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Nigerian Journal of Surgical Research
Surgical Sciences Research Society, Zaria and Association of Surgeons of Nigeria
ISSN: 1595-1103
Vol. 8, Num. 1-2, 2006, pp. 69-73
Abstract

Nigerian Journal of Surgical Research, Vol. 8, No. 1-2 , 2006, pp. 69-73

Waiting time among acute abdominal emergencies in a Nigerian teaching hospital: causes of delay and consequences  

N .Mbah,  W. Ek. Opara and N. P. Agwu

Department of surgery, Usmanu Danfodiyo   University Teaching Hospital, Sokoto,Nigeria.
Request for Reprints to Dr N. Mbah, Department of Surgery, Usmanu Danfodiyo University Teaching Hospital,  P. M. B. 2370. Sokoto, Nigeria. E-mail: mbanonso@yahoo.co.uk.

Code Number: sr06013  

Abstract

Background-In many patients presenting with an acute surgical abdomen, the outcome of management is determined by the promptness of the appropriate surgical intervention. The average interval the patient has to spent waiting for treatment   at first presentation to hospital  with an  acute abdominal emergency is unknown in our center. This study was designed to evaluate the waiting time between hospital presentation and operation,to highlight causes of the delay and outcome of treatment among patients admitted with emergency abdominal events in a Nigerian tertiary health Centre.
Method- This is a  prospective study of all consecutive patients with the clinical diagnosis of acute surgical abdomen admitted over an 8- month period [March to October 2005] into the surgical services of Usmanu Danfodiyo University Teaching Hospital [UDUTH], Sokoto.
Results- One hundred and thirty six patients were studied. There were 95 males and 41 females aged between 3-days and 75 years [median age 25 years]. The waiting time ranged between 4 to 180 hours [> 7 days]; with a mean of 44 hours.
Only 13(9.6%) of the patients were  operated within 6-hours of hospital admission, considered prompt treatment. Operations after six hours in  123 others was due to several reasons but the commonest reason  in [65.4%] was  financial constraint. The commonest complication responsible for significant  morbidity was wound infection  in 31 (22.8%) patients, the majority of whom had delayed surgical operation (n=23/31). Twenty-eight (20.6%) patients died in this study. All but one were from the group operated beyond 6-hours of hospital presentation.
Conclusion: The adverse consequences of prolonged waiting time in our center among  patients  admitted with acute surgical abdomen are most commonly due to  financial difficulties. A  hospital-based credit scheme available to emergency aptients will rapidly improve the quality of care we give our patients.

Key words: Waiting time, Acute abdominal emergencies; Outcome

Introduction 

Acute surgical abdomen are life-threatening emergencies. Early presentation of cases to the hospital and  prompt surgical treatment of the clinically stabilized patient are imperative to the post-operative survival of the individual1. Delayed hospital presentation is common in  most developing countries such as Nigeria2-7. In addition delay may caused by several factors in  the hospital prior to emergency laparotomy. Factors often listed are; patients’ factors and institutional inadequacies 8,9. These delays contribute to further physiological deterioration of the sick, which is inimical to a satisfactory post-surgical outcome . Therefore the identification of these specific factors, and their elimination or control, will not only shorten the waiting time beforeemergency operations in communities similar to ours, but will also diminish the adverse outcome that associated with the management of acute surgical abdomen in our sub region.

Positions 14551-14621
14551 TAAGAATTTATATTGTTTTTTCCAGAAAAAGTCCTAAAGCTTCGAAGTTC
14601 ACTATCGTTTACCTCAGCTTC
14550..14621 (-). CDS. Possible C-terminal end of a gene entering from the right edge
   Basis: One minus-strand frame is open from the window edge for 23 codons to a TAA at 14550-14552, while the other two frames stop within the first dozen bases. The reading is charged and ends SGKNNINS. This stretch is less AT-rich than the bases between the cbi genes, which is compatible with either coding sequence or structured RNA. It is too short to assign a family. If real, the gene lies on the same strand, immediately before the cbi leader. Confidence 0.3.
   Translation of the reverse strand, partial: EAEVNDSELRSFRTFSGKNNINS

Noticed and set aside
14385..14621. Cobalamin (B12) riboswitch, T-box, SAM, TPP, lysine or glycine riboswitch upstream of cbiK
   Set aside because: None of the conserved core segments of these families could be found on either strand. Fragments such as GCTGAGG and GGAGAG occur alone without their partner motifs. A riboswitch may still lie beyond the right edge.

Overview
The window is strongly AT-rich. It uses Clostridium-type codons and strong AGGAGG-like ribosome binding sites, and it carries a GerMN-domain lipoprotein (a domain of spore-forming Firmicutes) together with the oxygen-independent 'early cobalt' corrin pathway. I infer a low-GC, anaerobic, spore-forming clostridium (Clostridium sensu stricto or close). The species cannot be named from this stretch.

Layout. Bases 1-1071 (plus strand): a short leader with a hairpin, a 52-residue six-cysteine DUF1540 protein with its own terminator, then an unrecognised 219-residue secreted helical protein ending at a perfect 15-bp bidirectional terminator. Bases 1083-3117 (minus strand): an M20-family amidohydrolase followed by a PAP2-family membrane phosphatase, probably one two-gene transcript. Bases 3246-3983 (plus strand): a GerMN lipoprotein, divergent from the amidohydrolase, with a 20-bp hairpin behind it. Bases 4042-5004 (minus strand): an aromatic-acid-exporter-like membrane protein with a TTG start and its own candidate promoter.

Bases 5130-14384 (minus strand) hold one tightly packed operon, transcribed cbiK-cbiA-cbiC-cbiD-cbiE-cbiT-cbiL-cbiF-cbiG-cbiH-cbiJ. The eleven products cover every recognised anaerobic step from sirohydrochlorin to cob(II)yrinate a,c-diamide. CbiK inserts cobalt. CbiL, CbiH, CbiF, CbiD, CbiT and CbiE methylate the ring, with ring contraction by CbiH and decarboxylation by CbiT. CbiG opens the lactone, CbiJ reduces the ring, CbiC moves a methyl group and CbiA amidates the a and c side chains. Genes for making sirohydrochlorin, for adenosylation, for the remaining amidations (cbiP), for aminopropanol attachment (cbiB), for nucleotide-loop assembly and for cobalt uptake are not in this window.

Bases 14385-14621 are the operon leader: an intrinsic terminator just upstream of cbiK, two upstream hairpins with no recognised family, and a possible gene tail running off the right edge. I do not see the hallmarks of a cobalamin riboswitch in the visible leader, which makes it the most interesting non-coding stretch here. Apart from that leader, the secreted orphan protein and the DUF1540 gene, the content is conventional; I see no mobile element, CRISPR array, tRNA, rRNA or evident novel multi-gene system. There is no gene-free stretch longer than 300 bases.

Materials and Method

Usmanu Danfodiyo University Teaching Hospital [UDUTH], Sokoto is a 500-bed tertiary health institution situated in the northwestern part of Nigeria. It is a regional referral center for the numerous private, general and primary health institutions within this zone. Patients in our care were responsible for their upkeep financially for all categories( elective and emergency) of surgical care delivered. 

Method 

Over an 8-month period [March to October 2005], all 136 consecutive patients admitted into the emergency wing of the hospital with a clinical diagnosis of acute surgical abdomen were enrolled into study.

The “waiting time” was defined as the interval between the time of presentation in the hospital and the actual time of operative treatment. Emergency surgery was considered delayed if the appropriate surgical procedure was not performed within 6-hours of arrival into the hospital. Within this period, the patients were fully resuscitated and clinically stable.Upon admission into the casualty unit of the hospital, the time of presentation was documented inside the patient’s case file. The scheduled time for operation was then calculated to fall within 6- hours from this time. Cases not operated outside this period were considered delayed.  Subsequently, the actual time the patients arrived the operation room [O.R] was documented as the time of surgery. The vital signs were taken at the emergency department and monitored serially until operation. Blood and urine samples were sent for  investigations. Emergency ultrasound scanning, electrocardiography and plain radiographs were done for some patients as relevant . All the patients were resuscitated on intravenous infusion and  preoperative antibiotics commenced impirically. Blood was transfused to correct anaemia  Urethral catheter was inserted  to monitor hourly urine output. Nasogastric intubation was introduced in all patients with abdominal distention or were vomiting. Following the initial resuscitation, the patients were reviewed once in the casualty department by the anaesthetists for fitness for anesthesia and qualified by an ASA score. Informed consent for surgery was obtained from all the patients. Anypatients whose ASA score remained above ASA III E after the initial 6hours of arrival and resuscitation were excluded from this study.